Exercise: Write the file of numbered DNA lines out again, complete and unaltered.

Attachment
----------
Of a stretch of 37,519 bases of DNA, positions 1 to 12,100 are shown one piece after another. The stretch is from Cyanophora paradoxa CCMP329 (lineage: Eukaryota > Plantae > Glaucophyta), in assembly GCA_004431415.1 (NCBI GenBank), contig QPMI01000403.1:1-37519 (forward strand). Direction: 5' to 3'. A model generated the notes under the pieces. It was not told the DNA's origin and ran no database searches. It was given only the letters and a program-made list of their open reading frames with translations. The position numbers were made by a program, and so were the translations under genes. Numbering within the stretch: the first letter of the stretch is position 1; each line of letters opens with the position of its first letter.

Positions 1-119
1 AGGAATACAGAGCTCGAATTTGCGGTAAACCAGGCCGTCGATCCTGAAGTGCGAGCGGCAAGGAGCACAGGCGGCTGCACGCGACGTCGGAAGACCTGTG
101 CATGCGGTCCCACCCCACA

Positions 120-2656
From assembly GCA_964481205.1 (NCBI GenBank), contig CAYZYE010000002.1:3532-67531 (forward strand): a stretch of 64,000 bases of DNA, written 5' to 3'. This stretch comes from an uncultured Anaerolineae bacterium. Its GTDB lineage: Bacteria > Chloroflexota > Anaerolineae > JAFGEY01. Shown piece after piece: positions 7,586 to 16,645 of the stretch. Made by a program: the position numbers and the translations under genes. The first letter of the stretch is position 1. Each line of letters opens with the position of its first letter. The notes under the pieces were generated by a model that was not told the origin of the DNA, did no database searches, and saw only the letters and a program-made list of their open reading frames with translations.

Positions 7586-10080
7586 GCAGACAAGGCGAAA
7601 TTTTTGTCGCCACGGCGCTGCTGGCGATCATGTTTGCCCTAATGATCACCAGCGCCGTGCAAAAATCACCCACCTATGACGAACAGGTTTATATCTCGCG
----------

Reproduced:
Of a stretch of 37,519 bases of DNA, positions 1 to 12,100 are shown one piece after another. The stretch is from Cyanophora paradoxa CCMP329 (lineage: Eukaryota > Plantae > Glaucophyta), in assembly GCA_004431415.1 (NCBI GenBank), contig QPMI01000403.1:1-37519 (forward strand). Direction: 5' to 3'. A model generated the notes under the pieces. It was not told the DNA's origin and ran no database searches. It was given only the letters and a program-made list of their open reading frames with translations. The position numbers were made by a program, and so were the translations under genes. Numbering within the stretch: the first letter of the stretch is position 1; each line of letters opens with the position of its first letter.

Positions 1-119
1 AGGAATACAGAGCTCGAATTTGCGGTAAACCAGGCCGTCGATCCTGAAGTGCGAGCGGCAAGGAGCACAGGCGGCTGCACGCGACGTCGGAAGACCTGTG
101 CATGCGGTCCCACCCCACA

Positions 120-2656
From assembly GCA_964481205.1 (NCBI GenBank), contig CAYZYE010000002.1:3532-67531 (forward strand): a stretch of 64,000 bases of DNA, written 5' to 3'. This stretch comes from an uncultured Anaerolineae bacterium. Its GTDB lineage: Bacteria > Chloroflexota > Anaerolineae > JAFGEY01. Shown piece after piece: positions 7,586 to 16,645 of the stretch. Made by a program: the position numbers and the translations under genes. The first letter of the stretch is position 1. Each line of letters opens with the position of its first letter. The notes under the pieces were generated by a model that was not told the origin of the DNA, did no database searches, and saw only the letters and a program-made list of their open reading frames with translations.

Positions 7586-10080
7586 GCAGACAAGGCGAAA
7601 TTTTTGTCGCCACGGCGCTGCTGGCGATCATGTTTGCCCTAATGATCACCAGCGCCGTGCAAAAATCACCCACCTATGACGAACAGGTTTATATCTCGCG